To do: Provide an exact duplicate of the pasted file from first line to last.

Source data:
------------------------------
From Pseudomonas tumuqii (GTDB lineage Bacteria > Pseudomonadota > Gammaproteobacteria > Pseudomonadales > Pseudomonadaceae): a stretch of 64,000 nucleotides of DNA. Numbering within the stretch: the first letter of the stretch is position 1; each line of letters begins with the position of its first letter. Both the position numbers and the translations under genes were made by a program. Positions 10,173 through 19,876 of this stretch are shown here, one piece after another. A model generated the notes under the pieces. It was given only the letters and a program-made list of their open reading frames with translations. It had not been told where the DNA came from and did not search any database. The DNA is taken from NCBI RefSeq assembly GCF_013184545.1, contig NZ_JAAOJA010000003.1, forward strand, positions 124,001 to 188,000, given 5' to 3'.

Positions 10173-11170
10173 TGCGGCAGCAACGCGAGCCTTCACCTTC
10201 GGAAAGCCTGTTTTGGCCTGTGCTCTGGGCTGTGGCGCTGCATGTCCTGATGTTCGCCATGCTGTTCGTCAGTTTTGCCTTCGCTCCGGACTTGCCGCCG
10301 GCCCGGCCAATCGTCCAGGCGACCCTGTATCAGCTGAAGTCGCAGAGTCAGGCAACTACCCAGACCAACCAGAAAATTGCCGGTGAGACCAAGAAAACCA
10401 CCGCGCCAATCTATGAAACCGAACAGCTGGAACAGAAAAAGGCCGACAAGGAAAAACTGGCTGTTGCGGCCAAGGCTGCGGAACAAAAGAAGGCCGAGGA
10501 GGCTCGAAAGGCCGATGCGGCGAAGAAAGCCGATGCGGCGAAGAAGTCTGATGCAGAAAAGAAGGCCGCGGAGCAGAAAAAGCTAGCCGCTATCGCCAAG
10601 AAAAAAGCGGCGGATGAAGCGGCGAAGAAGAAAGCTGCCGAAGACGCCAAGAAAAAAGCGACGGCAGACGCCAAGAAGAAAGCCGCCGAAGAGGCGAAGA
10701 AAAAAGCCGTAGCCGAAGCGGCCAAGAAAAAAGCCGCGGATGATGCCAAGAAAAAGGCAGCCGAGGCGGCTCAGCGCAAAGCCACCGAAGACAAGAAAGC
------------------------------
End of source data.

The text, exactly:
From Pseudomonas tumuqii (GTDB lineage Bacteria > Pseudomonadota > Gammaproteobacteria > Pseudomonadales > Pseudomonadaceae): a stretch of 64,000 nucleotides of DNA. Numbering within the stretch: the first letter of the stretch is position 1; each line of letters begins with the position of its first letter. Both the position numbers and the translations under genes were made by a program. Positions 10,173 through 19,876 of this stretch are shown here, one piece after another. A model generated the notes under the pieces. It was given only the letters and a program-made list of their open reading frames with translations. It had not been told where the DNA came from and did not search any database. The DNA is taken from NCBI RefSeq assembly GCF_013184545.1, contig NZ_JAAOJA010000003.1, forward strand, positions 124,001 to 188,000, given 5' to 3'.

Positions 10173-11170
10173 TGCGGCAGCAACGCGAGCCTTCACCTTC
10201 GGAAAGCCTGTTTTGGCCTGTGCTCTGGGCTGTGGCGCTGCATGTCCTGATGTTCGCCATGCTGTTCGTCAGTTTTGCCTTCGCTCCGGACTTGCCGCCG
10301 GCCCGGCCAATCGTCCAGGCGACCCTGTATCAGCTGAAGTCGCAGAGTCAGGCAACTACCCAGACCAACCAGAAAATTGCCGGTGAGACCAAGAAAACCA
10401 CCGCGCCAATCTATGAAACCGAACAGCTGGAACAGAAAAAGGCCGACAAGGAAAAACTGGCTGTTGCGGCCAAGGCTGCGGAACAAAAGAAGGCCGAGGA
10501 GGCTCGAAAGGCCGATGCGGCGAAGAAAGCCGATGCGGCGAAGAAGTCTGATGCAGAAAAGAAGGCCGCGGAGCAGAAAAAGCTAGCCGCTATCGCCAAG
10601 AAAAAAGCGGCGGATGAAGCGGCGAAGAAGAAAGCTGCCGAAGACGCCAAGAAAAAAGCGACGGCAGACGCCAAGAAGAAAGCCGCCGAAGAGGCGAAGA
10701 AAAAAGCCGTAGCCGAAGCGGCCAAGAAAAAAGCCGCGGATGATGCCAAGAAAAAGGCAGCCGAGGCGGCTCAGCGCAAAGCCACCGAAGACAAGAAAGC